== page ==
What about the violence contained in O’Connor’s stories? It wasn’t long before the class could see the paradox that Dr. Prior suggested was in Flannery’s work:  Violence was a means of grace for her characters. Violence was O’Connor’s method to force her figures to shake-off the blinders of the skewed moral judgments and cliched thinking that plagued them. As we students progressed through nine short stories together, we found that the lens we used to study Flannery’s tales transfigured itself into a mirror which reflected back to us our own flawed judgments and prejudices.  One commentator in the documentary we watched on Flannery’s life, called Uncommon Grace (2015), said that O’Connor was “continuing Jesus’ work by telling parables to the modern world.”  After spending a week deep-diving into Flannery O’Connor’s life and art, I believe she was indeed a parable teller of extraordinary skill.

Flannery O’Connor died in 1964 at age thirty-nine from lupus, an autoimmune disease. At that time, according to Wikipedia, Flannery’s oeuvre included two novels, three short story collections, and five other works. An addition to her work, a prayer journal, was published in 2013. I am hopeful that more of Flannery’s work will be published in the future.

 

 

Christianity, Stories, The Glen Workshop, Writers/writing

Flannery rules…

 

Can this be day three of Fun With Flannery? Again we had a deep and insightful discussion which included viewing a movie  based on O’Connor’s short story, “The River.” We will also watch a film version of her short story “The Comforts of Home” in a future class. The film interpretations of O’Connor’s stories have added significantly to our discussions and understanding of Flannery’s work. So grateful that Prof Prior has included them in the class. Paul Anderson, Director of Programs at the Glen Workshop, was gracious enough to take a class picture of the Flannery Glensters. Good country people, every one of them.😊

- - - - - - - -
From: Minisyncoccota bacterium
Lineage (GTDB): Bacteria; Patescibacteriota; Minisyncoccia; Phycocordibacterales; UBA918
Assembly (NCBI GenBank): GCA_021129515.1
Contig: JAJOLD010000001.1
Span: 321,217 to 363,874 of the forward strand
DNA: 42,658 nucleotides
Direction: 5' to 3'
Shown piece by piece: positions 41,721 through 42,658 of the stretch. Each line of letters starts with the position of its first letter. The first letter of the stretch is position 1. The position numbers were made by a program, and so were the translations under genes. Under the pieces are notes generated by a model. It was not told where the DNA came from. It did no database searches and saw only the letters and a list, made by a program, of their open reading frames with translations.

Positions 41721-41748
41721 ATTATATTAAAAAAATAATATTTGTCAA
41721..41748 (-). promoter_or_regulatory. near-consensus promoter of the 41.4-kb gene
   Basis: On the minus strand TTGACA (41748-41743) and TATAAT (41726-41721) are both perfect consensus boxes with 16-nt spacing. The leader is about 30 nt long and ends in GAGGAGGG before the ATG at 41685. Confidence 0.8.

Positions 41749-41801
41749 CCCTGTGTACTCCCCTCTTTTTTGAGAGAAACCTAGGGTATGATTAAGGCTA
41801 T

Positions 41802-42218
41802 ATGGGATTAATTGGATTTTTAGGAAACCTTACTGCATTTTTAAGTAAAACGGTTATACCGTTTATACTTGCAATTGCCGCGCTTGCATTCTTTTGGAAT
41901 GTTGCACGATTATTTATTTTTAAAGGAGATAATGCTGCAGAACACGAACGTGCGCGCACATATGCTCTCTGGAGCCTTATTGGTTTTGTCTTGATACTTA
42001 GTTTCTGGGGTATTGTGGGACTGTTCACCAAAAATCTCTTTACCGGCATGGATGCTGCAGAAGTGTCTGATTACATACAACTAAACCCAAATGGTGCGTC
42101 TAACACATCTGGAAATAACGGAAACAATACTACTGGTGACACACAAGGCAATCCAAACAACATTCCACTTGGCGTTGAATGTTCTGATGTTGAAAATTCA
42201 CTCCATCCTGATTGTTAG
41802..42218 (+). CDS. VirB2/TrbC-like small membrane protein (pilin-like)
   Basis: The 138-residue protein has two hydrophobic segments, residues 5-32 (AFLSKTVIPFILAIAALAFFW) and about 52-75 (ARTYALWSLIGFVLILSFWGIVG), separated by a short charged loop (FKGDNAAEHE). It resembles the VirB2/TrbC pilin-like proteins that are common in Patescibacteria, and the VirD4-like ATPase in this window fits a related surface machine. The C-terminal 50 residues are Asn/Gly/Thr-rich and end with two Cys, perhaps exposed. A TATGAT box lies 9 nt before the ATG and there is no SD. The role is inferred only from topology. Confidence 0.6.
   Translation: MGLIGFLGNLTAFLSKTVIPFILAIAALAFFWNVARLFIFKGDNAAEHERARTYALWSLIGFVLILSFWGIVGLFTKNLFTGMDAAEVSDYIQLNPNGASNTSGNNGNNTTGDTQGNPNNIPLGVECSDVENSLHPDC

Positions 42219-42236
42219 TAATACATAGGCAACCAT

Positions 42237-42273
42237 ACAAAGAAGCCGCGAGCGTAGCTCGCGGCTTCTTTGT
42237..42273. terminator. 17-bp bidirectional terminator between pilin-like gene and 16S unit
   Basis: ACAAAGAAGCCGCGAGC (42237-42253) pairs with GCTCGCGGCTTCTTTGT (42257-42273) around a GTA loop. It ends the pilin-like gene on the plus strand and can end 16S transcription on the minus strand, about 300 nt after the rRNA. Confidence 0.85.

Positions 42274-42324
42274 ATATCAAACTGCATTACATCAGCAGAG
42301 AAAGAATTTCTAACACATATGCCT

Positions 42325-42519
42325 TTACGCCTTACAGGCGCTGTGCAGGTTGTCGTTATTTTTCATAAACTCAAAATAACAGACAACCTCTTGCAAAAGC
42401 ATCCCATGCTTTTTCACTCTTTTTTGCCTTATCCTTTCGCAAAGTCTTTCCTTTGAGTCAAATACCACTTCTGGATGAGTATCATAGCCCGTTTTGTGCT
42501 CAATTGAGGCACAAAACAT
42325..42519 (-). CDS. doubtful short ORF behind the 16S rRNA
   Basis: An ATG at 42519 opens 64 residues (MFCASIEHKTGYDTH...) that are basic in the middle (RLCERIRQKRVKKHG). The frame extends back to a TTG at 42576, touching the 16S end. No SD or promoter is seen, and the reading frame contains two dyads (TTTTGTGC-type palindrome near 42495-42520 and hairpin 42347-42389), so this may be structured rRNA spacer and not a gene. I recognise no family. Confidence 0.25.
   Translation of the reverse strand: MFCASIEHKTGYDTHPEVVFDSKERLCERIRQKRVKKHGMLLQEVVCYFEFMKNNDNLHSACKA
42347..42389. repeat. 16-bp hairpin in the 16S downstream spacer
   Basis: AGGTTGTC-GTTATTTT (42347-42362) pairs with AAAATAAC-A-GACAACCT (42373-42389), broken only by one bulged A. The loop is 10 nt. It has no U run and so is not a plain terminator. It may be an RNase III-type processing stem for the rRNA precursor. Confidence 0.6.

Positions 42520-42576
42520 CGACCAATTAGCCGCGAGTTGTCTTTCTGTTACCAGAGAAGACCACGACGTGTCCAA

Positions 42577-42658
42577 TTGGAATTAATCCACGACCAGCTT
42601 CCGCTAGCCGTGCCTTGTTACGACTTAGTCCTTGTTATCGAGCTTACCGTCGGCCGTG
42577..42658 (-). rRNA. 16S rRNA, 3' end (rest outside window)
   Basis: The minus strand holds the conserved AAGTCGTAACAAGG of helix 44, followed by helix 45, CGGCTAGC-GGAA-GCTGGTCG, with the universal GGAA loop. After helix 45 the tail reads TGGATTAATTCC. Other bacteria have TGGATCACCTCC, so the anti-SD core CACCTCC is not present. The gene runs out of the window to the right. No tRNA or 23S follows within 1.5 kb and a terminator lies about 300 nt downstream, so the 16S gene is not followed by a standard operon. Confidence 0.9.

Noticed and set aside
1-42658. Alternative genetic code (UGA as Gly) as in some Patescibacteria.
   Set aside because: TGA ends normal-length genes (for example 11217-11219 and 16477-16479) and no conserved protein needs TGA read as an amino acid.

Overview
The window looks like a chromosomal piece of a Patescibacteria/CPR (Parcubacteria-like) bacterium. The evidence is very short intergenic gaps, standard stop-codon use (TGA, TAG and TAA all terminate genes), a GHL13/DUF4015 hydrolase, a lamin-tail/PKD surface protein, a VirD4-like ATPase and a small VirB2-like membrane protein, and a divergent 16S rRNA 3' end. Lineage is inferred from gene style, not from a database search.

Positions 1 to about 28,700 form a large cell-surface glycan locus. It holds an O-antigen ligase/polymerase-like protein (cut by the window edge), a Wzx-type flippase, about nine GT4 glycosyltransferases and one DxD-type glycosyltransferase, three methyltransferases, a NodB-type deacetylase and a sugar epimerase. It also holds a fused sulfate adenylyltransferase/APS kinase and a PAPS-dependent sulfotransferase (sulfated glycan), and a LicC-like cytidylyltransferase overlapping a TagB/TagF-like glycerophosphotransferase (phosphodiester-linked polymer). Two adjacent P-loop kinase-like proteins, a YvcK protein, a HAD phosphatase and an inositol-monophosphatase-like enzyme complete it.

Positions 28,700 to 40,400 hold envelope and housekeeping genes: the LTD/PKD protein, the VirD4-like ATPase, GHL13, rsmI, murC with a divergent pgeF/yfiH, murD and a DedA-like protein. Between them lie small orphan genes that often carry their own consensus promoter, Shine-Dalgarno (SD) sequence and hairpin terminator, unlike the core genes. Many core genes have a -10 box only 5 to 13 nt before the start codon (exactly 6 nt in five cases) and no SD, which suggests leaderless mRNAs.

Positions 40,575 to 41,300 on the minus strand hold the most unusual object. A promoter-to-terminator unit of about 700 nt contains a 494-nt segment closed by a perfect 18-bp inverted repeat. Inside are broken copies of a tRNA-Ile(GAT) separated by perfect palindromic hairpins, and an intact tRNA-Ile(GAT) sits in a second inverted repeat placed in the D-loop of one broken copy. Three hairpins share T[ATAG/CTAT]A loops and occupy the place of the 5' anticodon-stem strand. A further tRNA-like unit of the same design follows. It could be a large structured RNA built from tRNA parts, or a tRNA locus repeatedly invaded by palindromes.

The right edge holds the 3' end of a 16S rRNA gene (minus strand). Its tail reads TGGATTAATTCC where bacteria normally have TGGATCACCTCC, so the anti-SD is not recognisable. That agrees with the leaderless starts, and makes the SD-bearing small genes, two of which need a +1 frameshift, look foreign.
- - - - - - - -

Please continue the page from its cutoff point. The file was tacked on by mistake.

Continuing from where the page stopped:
Stories, teachers, Travel Stories, Writers/writing

Arrived at the Glen Workshop!

Arrival at the Santa Fe airport was on time. The shuttle that took us from the airport (pictured left )to Saint John’s College, the site of the workshop, made several stops which allowed bus risers to get a glimpse of the city of Santa Fe — very enticing! Mountains are all around- what a gorgeous setting!
Tomorrow morning we will begin the workshop at 9am. Professor Karen Swallow Prior is the mastermind behind the class ( there are many other excellent classes offered as well, as you can discover when you go to the link) called Fun With Flannery, an in-depth look at the short stories of Flannery O’Connor. So, let the fun begin!

Good times, Stories, Travel Stories, Uncategorized, Writers/writing

To the High Desert of Santa Fe, New Mexico, we journey…

 

… At the B19 Gate in the Phoenix Airport- American Airlines. Waiting for the flight to Santa Fe to arrive, then from the Santa Fe airport to a shuttle for a ride to St John’s College and check-in for The Glen Workshop. Never expected to be here too early to get into the dorms 😳but it just might happen! (Hope to include pictures of the Glen Workshop experience, but the WordPress mobile platform just crashed! Maybe pics can be edited in later…)

Am I smarter now?, Techie stuff, Writers/writing

Testing…

Well, I finally bit and installed WordPress on my iPhone. Read online at WordPress Reader about the improvements in their editing tools, codenamed "Aztec," which sounded very encouraging, so decided to try it. Truly want to believe that this will make blogging by phone a reality. One hassle to start with – was unable to see what I was typing when in landscape mode. It seems to work fine in portrait, so there's that.
Big inducement to try this was to use the dictation feature, which is what I am trying right now. Hurrah!! Very cool!
Next up… Adding images 🙂OK! Adding images is pretty slick. This may be very handy at the Glen Workshop in Santa Fe, New Mexico, coming up in a few days. For now, though, there are a few chapters in Augustine's "City of God" to read. Better get at it…